Four races down in 2012 and we’ve had four different winners and four different leaders of the world championship. Has Formula One ever been more unpredictable or exciting?
Sebastian Vettel qualified 11th in China last weekend and finished fifth, yet he started from pole in Bahrain and dominated the race to take Red Bull Racing’s first win of the year. It was an impressive turnaround in form and the question now is whether or not the team can maintain that level of performance going forward.
“It’s incredibly close this year,” says Red Bull Racing team principal Christian Horner. “But we’ve always believed in the potential of the RB8 and this race was the first time this year that we’ve extracted the maximum from it.”
There was a frenetic build-up to the race at Sakhir as the freight only arrived from China on Tuesday evening. That gave the teams only Wednesday in which to strip and re-build their cars ahead of scrutineering on Thursday and the opening practice sessions on Friday. But this is F1 and all-nighters are what mechanics do so well; every car was ready when first practice got underway at 10am on Friday.
The Bahrain International Circuit has several unique characteristics. First, the asphalt is very slippery: high winds blow sand from the surrounding desert onto the racetrack and the surface is very dirty every morning. Second, the cloudless blue skies push track temperatures higher than at any other venue on the calendar. That has a big impact on tyre wear, as does the predominance of slow and medium-speed corners, which put the rear tyres through a lot of stress under acceleration.
Red Bull Racing’s RB8 featured no major upgrades in Bahrain, but it was clear from the outset that the team was in for a more competitive weekend than in China. Vettel and Webber were both in the top three during Friday practice, and repeated that form on Saturday morning when doing a qualifying simulation.
Three drivers held pole position in the dying moments of qualifying. First Webber held it, then Lewis Hamilton and Vettel finally pinched it by 0.098s. The top four cars were separated by just 0.289s on the 92-second lap.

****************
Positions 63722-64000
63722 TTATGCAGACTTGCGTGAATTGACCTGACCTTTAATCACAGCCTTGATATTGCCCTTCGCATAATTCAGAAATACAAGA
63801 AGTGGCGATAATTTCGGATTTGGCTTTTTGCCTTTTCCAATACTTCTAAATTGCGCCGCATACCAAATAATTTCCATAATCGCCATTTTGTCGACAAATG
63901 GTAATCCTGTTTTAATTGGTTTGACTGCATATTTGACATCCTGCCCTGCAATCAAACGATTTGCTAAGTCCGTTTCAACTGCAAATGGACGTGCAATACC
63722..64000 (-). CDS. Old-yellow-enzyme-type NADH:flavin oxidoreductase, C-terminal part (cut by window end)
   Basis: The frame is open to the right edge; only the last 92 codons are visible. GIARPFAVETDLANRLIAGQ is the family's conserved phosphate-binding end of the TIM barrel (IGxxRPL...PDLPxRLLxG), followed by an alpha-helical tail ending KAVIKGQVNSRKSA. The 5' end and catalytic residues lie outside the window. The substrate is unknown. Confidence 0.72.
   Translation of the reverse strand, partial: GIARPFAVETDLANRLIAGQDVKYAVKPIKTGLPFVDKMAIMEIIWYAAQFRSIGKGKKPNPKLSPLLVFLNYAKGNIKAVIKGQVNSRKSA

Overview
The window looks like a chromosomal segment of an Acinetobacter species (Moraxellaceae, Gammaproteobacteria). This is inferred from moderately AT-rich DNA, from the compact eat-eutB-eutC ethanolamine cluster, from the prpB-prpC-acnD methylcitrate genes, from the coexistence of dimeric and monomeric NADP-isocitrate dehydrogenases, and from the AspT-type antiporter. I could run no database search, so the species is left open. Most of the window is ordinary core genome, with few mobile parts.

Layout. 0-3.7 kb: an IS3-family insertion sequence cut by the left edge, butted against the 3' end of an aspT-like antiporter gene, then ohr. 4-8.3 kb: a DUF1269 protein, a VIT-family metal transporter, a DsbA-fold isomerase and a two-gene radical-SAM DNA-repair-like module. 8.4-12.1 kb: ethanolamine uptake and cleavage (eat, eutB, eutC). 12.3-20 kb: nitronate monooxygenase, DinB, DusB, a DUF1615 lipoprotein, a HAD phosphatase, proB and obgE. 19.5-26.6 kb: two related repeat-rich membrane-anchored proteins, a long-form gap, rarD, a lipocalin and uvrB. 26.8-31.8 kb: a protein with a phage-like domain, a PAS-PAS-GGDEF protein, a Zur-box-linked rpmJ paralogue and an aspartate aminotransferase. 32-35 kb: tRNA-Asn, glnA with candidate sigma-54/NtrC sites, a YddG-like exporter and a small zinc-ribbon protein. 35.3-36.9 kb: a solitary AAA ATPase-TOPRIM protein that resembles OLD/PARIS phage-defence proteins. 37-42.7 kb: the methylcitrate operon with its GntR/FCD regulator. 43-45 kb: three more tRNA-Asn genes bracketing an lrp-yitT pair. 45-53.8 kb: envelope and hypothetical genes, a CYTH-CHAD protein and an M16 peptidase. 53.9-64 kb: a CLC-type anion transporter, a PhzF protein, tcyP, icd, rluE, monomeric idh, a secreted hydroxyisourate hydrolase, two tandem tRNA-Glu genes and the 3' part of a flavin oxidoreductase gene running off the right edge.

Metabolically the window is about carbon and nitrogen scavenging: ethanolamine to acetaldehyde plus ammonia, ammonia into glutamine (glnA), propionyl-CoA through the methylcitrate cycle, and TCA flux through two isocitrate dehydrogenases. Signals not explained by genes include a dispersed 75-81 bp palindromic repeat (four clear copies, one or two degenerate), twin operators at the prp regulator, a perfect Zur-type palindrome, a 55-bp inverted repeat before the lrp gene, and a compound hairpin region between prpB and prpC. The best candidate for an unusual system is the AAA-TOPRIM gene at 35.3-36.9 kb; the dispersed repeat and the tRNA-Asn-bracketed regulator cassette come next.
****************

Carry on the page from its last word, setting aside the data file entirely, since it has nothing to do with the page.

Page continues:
“It’s unbelievably close this year,” said Vettel afterwards. “You have to get everything right if you’re going to get pole; your car needs to be perfect and you need to drive the perfect lap.”
Another driver to nail a good lap was Daniel Ricciardo in Toro Rosso’s STR7. He set a time just 0.091s slower than Shanghai winner Nico Rosberg, and he lined up ahead of both Lotus drivers.
“I got better and better in each of the sessions,” said Dan. “You don’t always have a day like today, so I’m going to enjoy it, bearing in mind that it’s tomorrow that counts.”
F1 is unpredictable this season, but one undeniable fact remains: the car starting on pole position is most likely to win. Button won from pole in Australia and Rosberg won from pole in China. That placed the favourite tag on Vettel and he didn’t disappoint. He pulled out a lead of 2.2s on lap one and increased that by 0.7s on lap two, 0.4s on lap three and so on. He was never headed during the 57-lap race.
The interest behind Seb revolved around the progress made by Lotus drivers Kimi Raikkonen and Romain Grosjean. Having started 11th, Kimi carved his way through the field and was up to second by lap 26. With Grosjean in third, Webber was pushed back to fourth – his fourth fourth place of the year. “That’s better than four fifths,” said Mark.
Having started sixth, Ricciardo had a torrid race. He dropped 10 places on the opening lap and came home 15th, one place behind his team-mate Jean-Eric Vergne. “That is not what I was hoping for,” said the Western Australian. “The opening lap changed my whole race because I lost a lot of positions and damaged my front wing. I need to be hard on myself now and find out what I did wrong to make sure I don’t do it again. It was a race to forget.”
With Red Bull Racing leading the constructors’ championship and Vettel sitting atop the drivers’ standings, the team is in a good position as the series heads back to Europe for the Spanish Grand Prix in three weeks time. Let’s hope Red Bull Racing can continue where it left off in Bahrain.